Similarly, Bernard et al. (2018) found a positive correlation between racial discrimination and IP and further suggested that experiences of racial discrimination can increase feelings of imposterism over time. In addition, Bernard et al. (2017), in a study of African American emerging adults, found an interaction between gender and racial discrimination and IP. Specifically, African American women who reported higher frequencies of racial discrimination incidents and lower levels of distress due to the discrimination were more likely to develop IP.

Further, IP was found to serve as a moderator in the relationship between racial discrimination and mental health for African American students, in that impostorism increased the strength of the relationship between perceived racial discrimination and depression. (Cokley et al., 2015).

Research has also explored the prevalence and associated factors of imposter phenomenon in various populations. For example, a sample of assistant professors reported experiencing IP as emotionally unsettling and disruptive. Participants also described adverse psychological outcomes, such as stress and anxiety, and unfavorable work outcomes, such as avoiding opportunities, working harder, and procrastination (Hutchins & Rainbolt, 2017).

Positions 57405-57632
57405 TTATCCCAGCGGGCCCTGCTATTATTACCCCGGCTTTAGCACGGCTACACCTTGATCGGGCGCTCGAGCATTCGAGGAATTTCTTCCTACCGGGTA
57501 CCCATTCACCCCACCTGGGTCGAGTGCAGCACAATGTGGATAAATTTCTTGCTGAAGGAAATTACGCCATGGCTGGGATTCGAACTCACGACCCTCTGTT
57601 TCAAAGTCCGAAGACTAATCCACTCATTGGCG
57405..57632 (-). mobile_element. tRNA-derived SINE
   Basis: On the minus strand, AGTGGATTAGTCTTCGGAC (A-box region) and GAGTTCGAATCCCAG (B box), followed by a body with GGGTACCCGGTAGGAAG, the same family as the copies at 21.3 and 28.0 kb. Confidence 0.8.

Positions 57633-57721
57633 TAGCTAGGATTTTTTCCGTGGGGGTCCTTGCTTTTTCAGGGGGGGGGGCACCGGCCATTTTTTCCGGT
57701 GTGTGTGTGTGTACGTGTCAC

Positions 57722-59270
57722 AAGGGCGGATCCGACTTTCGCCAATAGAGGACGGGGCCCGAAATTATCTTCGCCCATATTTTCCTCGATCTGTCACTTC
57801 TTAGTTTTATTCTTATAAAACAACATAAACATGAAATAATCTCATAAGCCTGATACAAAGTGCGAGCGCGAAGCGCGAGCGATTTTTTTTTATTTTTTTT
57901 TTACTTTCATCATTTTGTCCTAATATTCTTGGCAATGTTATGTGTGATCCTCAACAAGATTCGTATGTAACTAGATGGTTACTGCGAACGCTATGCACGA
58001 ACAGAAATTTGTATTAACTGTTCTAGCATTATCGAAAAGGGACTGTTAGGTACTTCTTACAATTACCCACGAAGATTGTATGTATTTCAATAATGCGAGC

A larger study focusing on academic faculty found an association between avoidant coping styles and higher levels of IP scores, a pattern the researchers believed contributed to participants’ low job satisfaction (Hutchins et al., 2018). For undergraduates, higher IP scores were associated with lower mental health scores and higher scores on test anxiety and perfectionism (Cusak et al., 2013; Wang et al., 2018) and higher scores on the Beck Depression Inventory (McGregor et al., 2008).

Additionally, IP was linked with fear and worry as well as anxiety and guilt in response to praise or achievement in a sample of emerging adults (Lane, 2015). Villwock et al. (2016) found that imposter phenomenon was associated with women, burnout, exhaustion, emotional exhaustion, cynicism, and depersonalization for a sample of medical students.

For medical residents, higher rates of IP were positively associated with low self-esteem and institutional culture (Gottlieb et al., 2020) as well as burnout (Gottlieb et al., 2020; Legassie et al., 2008), depression, and anxiety (Oriel et al., 2004). Rohrmann et al. (2016) found imposter phenomenon to be associated with higher levels of anxiety, dysphoric moods, emotional instability, negative self-evaluation and perfectionism in a sample of managers.